Symptomatic normal tissue injury is a common side effect following definitive therapeutic radiation and chemotherapy treatment for a variety of malignancies. These cancer therapy related toxicities may occur acutely during treatment resulting in reduced or missed therapy agent administration or after the completion of therapy resulting in significant chronic morbidities that significantly diminish patient quality of life. Radiation and chemotherapy induce the formation of reactive oxygen species (ROS) both in normal tissues and tumor cells. One type of ROS common to both chemotherapy and radiation therapy is the formation of superoxide (O 2•− ). Fortunately, due to metabolic differences between cancer and normal cell metabolism, as well as improved targeting techniques, ROS generation following radiation and chemotherapy is generally greater in cancer cells compared to normal tissues. However, the levels of ROS generated in normal tissues are capable of inducing significant toxicity. Thus, several groups are focusing on metabolism-based approaches to mitigate normal tissue effects occurring both during and following cancer therapy. This review will summarize the most current preclinical and clinical data available demonstrating the efficacy of small molecule, superoxide dismutase mimetics in minimizing radiation and chemotherapy-induced normal tissue injury, resulting in enhanced patient outcomes.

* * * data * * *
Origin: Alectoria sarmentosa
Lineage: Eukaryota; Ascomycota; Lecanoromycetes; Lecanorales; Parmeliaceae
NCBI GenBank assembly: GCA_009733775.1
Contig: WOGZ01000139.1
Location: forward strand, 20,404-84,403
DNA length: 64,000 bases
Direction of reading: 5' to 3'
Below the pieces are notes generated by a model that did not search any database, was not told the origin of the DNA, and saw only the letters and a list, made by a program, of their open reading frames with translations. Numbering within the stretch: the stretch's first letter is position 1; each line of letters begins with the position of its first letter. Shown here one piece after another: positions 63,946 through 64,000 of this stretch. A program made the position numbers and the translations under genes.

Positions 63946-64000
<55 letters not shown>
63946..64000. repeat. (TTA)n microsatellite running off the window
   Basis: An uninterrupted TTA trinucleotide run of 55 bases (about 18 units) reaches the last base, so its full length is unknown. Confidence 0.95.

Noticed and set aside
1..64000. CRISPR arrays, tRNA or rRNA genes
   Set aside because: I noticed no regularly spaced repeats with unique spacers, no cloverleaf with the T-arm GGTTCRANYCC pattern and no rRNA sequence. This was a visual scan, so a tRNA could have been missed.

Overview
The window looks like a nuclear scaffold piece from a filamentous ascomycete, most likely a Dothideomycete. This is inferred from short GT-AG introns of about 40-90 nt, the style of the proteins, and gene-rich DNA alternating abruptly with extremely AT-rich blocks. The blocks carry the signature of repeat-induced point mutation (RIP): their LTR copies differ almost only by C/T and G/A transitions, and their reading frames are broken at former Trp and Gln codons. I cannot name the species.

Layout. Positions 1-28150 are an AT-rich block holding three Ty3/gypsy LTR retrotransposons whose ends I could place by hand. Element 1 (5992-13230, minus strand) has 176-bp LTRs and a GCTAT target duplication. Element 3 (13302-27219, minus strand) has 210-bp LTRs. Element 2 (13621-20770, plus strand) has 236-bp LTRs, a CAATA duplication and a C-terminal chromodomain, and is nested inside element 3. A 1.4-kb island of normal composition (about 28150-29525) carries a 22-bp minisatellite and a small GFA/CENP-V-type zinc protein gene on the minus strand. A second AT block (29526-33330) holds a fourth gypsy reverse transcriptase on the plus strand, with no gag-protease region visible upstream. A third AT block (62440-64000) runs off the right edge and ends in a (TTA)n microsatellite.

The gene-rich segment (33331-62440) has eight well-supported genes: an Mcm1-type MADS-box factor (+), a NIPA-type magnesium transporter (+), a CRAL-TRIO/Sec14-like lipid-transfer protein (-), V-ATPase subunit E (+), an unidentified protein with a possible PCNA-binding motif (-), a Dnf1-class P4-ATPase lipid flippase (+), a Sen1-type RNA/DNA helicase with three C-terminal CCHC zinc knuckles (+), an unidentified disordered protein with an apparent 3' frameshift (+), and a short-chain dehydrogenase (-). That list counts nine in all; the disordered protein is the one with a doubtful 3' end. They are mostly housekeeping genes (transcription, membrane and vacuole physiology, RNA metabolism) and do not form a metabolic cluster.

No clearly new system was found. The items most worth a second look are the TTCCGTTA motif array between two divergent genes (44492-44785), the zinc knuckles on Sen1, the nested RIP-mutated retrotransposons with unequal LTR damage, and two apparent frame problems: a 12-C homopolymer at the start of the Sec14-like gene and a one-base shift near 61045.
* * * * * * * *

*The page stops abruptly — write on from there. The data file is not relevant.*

ASJC Scopus subject areas
- Radiology Nuclear Medicine and imaging
- Cancer Research